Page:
“Bad things, as we know, can happen to good people. But what choices do they make when justice turns away? We live the pain of the bereaved father, and we struggle with the rightness of his decisions. This is compelling writing, in which we feel dilemmas we hope never to confront.”
The frantic preparations for the visit of John Fitzgerald Kennedy to his hometown in Ireland are largely seen through the eyes of Martin Moroney and Eileen Blayney who are beginning to fall in love.
The Mayor of the town, New Ross, has to use all of his considerable skills to keep a sense of order and decorum. He knows that the eyes of the world will be on them. An aggressive CIA advance party causes much grief and forces the Town Council to change its plans for ‘security’ reasons.
The events are keenly observed by Martin and Eileen who ‘come of age’ against the background of the visit. In a sense, the town itself begins to come of age.
The world’s press begins to arrive. Four days before the visit a man checks into the local hotel and registers under the name of L.H. Oswald.
Despite many difficulties, the visit is an outstanding success. Like the return of Ulysses, it is the stuff of myth.
Five months later, JFK is assassinated in Dallas. The town goes into mourning and Martin and Eileen are forced to confront newly-awakened demons.
“…..a lovely clear prose-style…some great characters and beautifully crafted vignettes…”
—Stella Kane, Quartet Books Ltd.
Come Home, Robbie
This is a novel about a crime worse than murder, and one where the main character never appears.
Parents are terrified when their son vanishes into another world. Challenged by trying to understand a very different mind-set, they draw on every resource that they have. Action-driven father and brooding mother fear that their son is being trained for a religious war.
“…part thriller, with all the page-turning urgency of that genre, part astute psychological study of a crumbling marriage and a brain-washed teenager … The background of impending divorce notches up the tension even further so that we are dealing with people permanently on the edge … the sheer quality of the writing lends the story some of the stature of heroic tragedy … The denouement is unexpected and yet leaves the reader with some of the empty feeling of real tragedy … I guarantee that you will find the novel difficult to put down…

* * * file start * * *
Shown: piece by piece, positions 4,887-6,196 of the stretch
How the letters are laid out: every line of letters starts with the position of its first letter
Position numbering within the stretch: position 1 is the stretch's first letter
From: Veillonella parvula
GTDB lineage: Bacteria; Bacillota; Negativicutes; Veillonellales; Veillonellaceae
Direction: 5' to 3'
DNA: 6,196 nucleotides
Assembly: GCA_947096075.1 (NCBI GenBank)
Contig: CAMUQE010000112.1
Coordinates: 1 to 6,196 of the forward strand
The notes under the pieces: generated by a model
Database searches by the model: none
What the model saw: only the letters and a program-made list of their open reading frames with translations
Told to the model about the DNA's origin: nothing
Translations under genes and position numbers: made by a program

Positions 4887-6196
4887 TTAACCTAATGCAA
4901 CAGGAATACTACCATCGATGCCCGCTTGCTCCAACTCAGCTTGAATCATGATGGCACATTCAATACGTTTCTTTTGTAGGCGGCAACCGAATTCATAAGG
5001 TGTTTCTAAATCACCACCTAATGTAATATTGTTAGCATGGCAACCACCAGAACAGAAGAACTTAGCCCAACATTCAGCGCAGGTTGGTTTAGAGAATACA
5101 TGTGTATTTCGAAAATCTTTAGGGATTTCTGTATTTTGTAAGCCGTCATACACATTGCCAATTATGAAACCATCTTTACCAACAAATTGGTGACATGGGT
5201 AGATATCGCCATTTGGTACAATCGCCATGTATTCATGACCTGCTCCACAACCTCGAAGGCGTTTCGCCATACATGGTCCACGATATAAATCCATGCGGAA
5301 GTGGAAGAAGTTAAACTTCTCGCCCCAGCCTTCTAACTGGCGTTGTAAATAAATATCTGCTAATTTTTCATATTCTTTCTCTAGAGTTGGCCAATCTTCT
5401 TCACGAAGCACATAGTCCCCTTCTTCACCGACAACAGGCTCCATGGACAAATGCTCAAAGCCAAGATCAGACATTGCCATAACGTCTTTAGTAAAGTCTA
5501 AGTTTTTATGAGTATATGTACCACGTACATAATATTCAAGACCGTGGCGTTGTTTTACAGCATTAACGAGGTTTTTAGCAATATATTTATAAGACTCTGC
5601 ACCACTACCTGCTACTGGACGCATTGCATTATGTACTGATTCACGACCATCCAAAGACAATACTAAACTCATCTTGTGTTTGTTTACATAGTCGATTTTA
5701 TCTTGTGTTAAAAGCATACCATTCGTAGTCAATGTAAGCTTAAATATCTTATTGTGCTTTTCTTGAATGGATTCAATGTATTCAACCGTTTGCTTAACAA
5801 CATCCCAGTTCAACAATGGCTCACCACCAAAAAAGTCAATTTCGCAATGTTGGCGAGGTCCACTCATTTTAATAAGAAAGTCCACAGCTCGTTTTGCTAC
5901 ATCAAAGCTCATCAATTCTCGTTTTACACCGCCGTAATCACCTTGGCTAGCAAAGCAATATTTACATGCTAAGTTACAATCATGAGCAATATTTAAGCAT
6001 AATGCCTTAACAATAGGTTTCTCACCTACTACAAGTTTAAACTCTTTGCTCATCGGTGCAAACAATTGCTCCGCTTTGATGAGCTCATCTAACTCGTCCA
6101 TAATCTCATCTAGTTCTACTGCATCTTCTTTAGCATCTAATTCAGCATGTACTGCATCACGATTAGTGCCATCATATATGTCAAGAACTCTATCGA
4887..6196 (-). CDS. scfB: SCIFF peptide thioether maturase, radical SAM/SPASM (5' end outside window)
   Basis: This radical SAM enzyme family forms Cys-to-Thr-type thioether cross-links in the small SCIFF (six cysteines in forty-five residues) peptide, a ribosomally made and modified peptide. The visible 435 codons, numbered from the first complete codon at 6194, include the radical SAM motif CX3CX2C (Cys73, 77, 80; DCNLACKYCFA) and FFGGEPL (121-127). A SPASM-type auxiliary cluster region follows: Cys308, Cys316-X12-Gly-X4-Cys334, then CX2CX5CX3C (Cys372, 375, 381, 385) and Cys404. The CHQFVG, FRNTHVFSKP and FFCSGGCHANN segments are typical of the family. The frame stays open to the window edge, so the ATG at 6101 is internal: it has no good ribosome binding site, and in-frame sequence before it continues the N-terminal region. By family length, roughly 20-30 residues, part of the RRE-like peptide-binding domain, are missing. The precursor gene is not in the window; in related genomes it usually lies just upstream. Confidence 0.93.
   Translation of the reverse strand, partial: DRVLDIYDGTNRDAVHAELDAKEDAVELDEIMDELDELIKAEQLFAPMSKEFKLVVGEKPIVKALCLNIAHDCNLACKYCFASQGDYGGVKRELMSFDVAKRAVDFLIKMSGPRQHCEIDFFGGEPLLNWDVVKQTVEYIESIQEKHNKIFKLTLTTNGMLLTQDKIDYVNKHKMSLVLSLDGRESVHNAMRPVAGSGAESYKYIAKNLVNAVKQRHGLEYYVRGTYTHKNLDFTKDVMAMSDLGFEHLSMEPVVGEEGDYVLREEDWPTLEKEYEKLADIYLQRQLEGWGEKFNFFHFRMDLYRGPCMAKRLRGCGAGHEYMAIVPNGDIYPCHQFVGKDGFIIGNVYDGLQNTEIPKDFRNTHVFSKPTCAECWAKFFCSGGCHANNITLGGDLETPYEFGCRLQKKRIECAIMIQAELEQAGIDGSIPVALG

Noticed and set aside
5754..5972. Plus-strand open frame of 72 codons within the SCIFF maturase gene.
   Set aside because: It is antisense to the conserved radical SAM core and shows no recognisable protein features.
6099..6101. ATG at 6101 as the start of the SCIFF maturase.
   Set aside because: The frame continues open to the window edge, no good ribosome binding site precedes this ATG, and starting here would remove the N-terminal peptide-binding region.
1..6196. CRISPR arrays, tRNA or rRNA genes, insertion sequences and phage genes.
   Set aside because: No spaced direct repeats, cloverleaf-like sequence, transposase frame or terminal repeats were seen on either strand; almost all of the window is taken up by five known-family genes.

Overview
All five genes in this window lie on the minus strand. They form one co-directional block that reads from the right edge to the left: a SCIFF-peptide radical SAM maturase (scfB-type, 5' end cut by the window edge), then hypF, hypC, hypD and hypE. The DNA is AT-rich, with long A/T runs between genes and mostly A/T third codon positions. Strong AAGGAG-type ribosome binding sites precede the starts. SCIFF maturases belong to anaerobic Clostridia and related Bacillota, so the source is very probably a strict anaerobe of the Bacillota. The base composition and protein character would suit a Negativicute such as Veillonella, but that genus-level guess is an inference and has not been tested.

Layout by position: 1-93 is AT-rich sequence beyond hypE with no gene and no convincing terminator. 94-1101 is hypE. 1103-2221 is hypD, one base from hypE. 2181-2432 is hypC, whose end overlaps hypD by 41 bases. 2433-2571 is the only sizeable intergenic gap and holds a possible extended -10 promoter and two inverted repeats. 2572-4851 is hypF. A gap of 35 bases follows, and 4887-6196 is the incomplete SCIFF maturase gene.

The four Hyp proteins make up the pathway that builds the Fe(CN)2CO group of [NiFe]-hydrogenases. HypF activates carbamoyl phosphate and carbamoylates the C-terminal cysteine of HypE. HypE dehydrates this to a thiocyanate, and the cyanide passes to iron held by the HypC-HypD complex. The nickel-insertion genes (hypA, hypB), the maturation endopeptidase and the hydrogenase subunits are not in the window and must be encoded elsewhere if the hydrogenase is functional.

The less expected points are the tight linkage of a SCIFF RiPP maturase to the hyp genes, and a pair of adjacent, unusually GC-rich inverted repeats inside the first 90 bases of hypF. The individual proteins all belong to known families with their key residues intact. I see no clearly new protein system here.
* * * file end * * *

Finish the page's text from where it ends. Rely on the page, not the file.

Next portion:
“…The writing carries a spine-tingling compulsion…”
Education Times, 1998
The O’Brien Press, 1990
About Michael Casey's short stories
These stories deal with ordinary people, for example a farmer who falls in love with a sophisticated woman, a butcher who shoots a scavenging dog, a letter of complaint to Meryl Streep. But on occasion the characters are not so ordinary. One story deals with a Siamese twin who fears that his brother may commit suicide, another with a woman chef who kills a food critic, another the relationship between a security man and his building, another an aristocrat who trepans himself to relieve depression.
“The crawling figure has reached the steps and lies face down like a crouching dog, limbs bent awkwardly under him. He seems to be etched in black because the snow has melted in a narrow strip around him. If there is body heat he may still be alive.
‘Is there nothing we can….?’
‘No.’ She cuts across him and shuffles a pack of cards. ‘Want a hand?’”
“…Michael Casey has succeeded in bringing to life some vivid characters who, by turn, captivate, amuse and engage. This is an original and exciting author whose work shows a wry observation and quick wit…”
Mike McCormack, 2006
Winner of the Start Chapbook Prize for short stories, 2006
ISBN-13: 978 0 0555598 0 8
Published in The London Magazine, Bridport Anthology, Columbia Magazine of Prose and Poetry, The Tribune, etc.
‘Securex’, The Bridport Anthology, Samson and Company, 2000; and in Signals-3, London Magazine Stories selected by Alan Ross and Jane Rye, 2001
‘Mssrs Trimble And Cluestar’, Columbia Magazine of Poetry and Prose, The Lost Issues, 1993
‘The Sign of the Dog’, Columbia Magazine of Poetry and Prose, The Lost Issues, Number 9, 1984
‘The Wrong Address’, Adapted For Radio, Raidió Telefís Éireann, 2001
‘Normality’, The Tribune (Short-List For Hennessy Award), 1992
‘The Mystery Of It All’, The Tribune (Short-List For Hennessy Award), 1994
‘Treadmill’, Tipperary Arts Festival Winners Chapbook, First Prize, 2006
‘Daniel and Brad and Wheeze Momma’, Ibid.
‘Boring for England’, Shortlisted for Best Story, Listowel Writers Week, 2008
‘Grey and Brown Unrelieved’, Shortlisted for Molly Keane Creative Writing Award, 2008
‘Letter to Meryl’, Orbis, 2014
‘Playing Through’, Leapfrog Press, Spring 2015